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WASHINGTON -- President Obama unveiled his plan for curbing gun violence Wednesday -- and most of the attention went to provisions having to do with background checks, and bans on certain kinds of weapons. But the plan also includes a move to end what has been a de facto ban by Congress on research on gun violence by the Centers for Disease Control and Prevention and other agencies that support research.

Obama issued an order to the Department of Health and Human Services to have the CDC as well as the National Institutes of Health study issues related to gun violence, and asked Congress to appropriate $10 million for additional work in the area. Obama said in his public remarks that research is part of the solution to gun violence, and he sharply criticized the past limits on studies.

"While year after year, those who oppose even modest gun safety measures have threatened to defund scientific or medical research into the causes of gun violence, I will direct the Centers for Disease Control to go ahead and study the best ways to reduce it -- and Congress should fund research into the effects that violent video games have on young minds," Obama said in introducing his new policies. "We don't benefit from ignorance.  We don't benefit from not knowing the science of this epidemic of violence."

He followed that up immediately with a memo to Kathleen Sebelius, secretary of the Department of Health and Human Services, telling her to work with the CDC "and other scientific agencies within the Department of Health and Human Services [to] conduct or sponsor research into the causes of gun violence and the ways to prevent it. The Secretary shall begin by identifying the most pressing research questions with the greatest potential public health impact, and by assessing existing public health interventions being implemented across the nation to prevent gun violence."

The president's actions are consistent with several requests from violence scholars in the last month, as Vice President Biden led an administration task force to develop the plan released Wednesday. Dozens of scholars of violence this month -- organized by the Crime Lab of the University of Chicago -- issued a joint letter to draw attention to the impact of federal policies that have effectively banned federal support for their studies.

The scholars' letter notes that federal agencies have been hesitant to support research on gun violence because of a provision regularly attached -- at the behest of critics of gun control -- to the appropriations bill for the NIH and the CDC. The provision states: "None of the funds made available in this title may be used, in whole or in part, to advocate or promote gun control."

While federal research funds (whether covered by that provision or not) are not supposed to be used for advocating political positions, federal research officials have feared that their funds would be cut for supporting studies of gun violence since those studies might be used (by lawmakers or others) to advocate for gun control laws.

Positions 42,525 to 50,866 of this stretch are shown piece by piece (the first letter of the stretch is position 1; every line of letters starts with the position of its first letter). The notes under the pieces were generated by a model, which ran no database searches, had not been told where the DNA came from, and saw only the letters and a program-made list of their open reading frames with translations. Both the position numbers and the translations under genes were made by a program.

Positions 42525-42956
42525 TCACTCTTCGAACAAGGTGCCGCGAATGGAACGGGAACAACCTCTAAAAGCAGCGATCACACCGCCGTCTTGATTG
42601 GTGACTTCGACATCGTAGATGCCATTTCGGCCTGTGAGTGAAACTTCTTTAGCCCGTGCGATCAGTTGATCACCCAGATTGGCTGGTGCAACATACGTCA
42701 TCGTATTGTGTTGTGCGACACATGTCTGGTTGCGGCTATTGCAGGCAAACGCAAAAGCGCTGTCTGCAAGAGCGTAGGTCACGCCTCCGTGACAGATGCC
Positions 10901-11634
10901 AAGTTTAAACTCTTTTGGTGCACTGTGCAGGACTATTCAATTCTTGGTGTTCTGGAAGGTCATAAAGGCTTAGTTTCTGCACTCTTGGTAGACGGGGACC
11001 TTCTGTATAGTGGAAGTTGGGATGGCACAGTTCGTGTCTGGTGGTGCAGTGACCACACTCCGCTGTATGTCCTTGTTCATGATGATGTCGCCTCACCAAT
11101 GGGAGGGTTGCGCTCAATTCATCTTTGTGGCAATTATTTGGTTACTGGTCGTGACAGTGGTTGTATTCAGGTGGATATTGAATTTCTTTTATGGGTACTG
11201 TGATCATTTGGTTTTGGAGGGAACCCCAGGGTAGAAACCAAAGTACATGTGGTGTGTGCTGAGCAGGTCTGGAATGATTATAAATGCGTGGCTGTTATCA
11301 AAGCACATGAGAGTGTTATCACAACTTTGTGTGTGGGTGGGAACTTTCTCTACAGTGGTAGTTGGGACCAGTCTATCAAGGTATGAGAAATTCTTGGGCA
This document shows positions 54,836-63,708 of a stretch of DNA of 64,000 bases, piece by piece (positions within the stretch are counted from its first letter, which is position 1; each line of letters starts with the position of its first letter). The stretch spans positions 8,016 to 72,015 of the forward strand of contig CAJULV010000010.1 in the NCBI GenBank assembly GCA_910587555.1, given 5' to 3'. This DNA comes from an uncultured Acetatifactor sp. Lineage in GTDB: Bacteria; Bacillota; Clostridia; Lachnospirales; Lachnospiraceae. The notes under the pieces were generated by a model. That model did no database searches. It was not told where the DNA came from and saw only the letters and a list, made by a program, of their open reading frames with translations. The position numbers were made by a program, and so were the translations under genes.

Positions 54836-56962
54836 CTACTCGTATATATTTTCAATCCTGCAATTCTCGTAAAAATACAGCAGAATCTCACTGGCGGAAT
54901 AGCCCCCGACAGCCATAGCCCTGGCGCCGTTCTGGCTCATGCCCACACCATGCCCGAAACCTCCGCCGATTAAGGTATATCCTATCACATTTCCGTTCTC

As a result, the letter from the scholars noted, a major cause of death in the United States has received hardly any research support over the last 40 years. The Chicago scholars released this table:

Cumulative Morbidity From Various Conditions, Firearms Injuries
and NIH Research Awards, 1973-2012

Condition Cases in U.S. Number of NIH Grants
Cholera 400 212
Diphtheria 1,337 56
Polio 266 129
Rabies 65 89
Firearms injuries more than 4 million 3
"[E]xisting federal funding is far below the levels warranted by the enormous impact of gun violence in the United States," said the letter from the crime scholars. "In the absence of such funding, basic and applied research in this area has been paltry and to the extent it has been carried out it has been only through the support of a small group of private philanthropic funders which is hardly a reliable, sustainable or responsible means for our nation to tackle one of the most pressing public health problems we currently face. NIH has a tremendous opportunity and an imperative to provide sustained support for high-quality, credible research in this area."
Further, the letter said that the pattern of avoiding funding grants in these areas represented a deviation from important principles of federal support for research. "Gun policy research and evaluation should be carried out through the normal processes of scientific peer review employed in other important areas of clinical medicine and public health," the letter said. "Removal of constraints on research would send an important message to both federal officials and the research community regarding their independence from political and ideological interference in the research process."
It is unclear whether the National Rifle Association -- which is leading a campaign against President Obama's proposals -- will focus on the research issues. The NRA press office, asked about the issue, only released the association's general statement of opposition to the White House policies.
A 2011 article in The New York Times, following the shootings in Tucson, detailed NRA criticism of social science research on guns, and the rationale offered for the limits on the use of federal funds to study gun violence. The article said that NRA members were alarmed when CDC-supported research in the mid-1990s found that having a gun in one's house significantly increased the chances of homicide by a family member or acquaintance. These findings ran against the NRA view that having a gun in one's home increased security.
The article quoted an NRA lobbyist as saying that the problem was one of bias. "Our concern is not with legitimate medical science," the lobbyist said. "Our concern is they were promoting the idea that gun ownership was a disease that needed to be eradicated."

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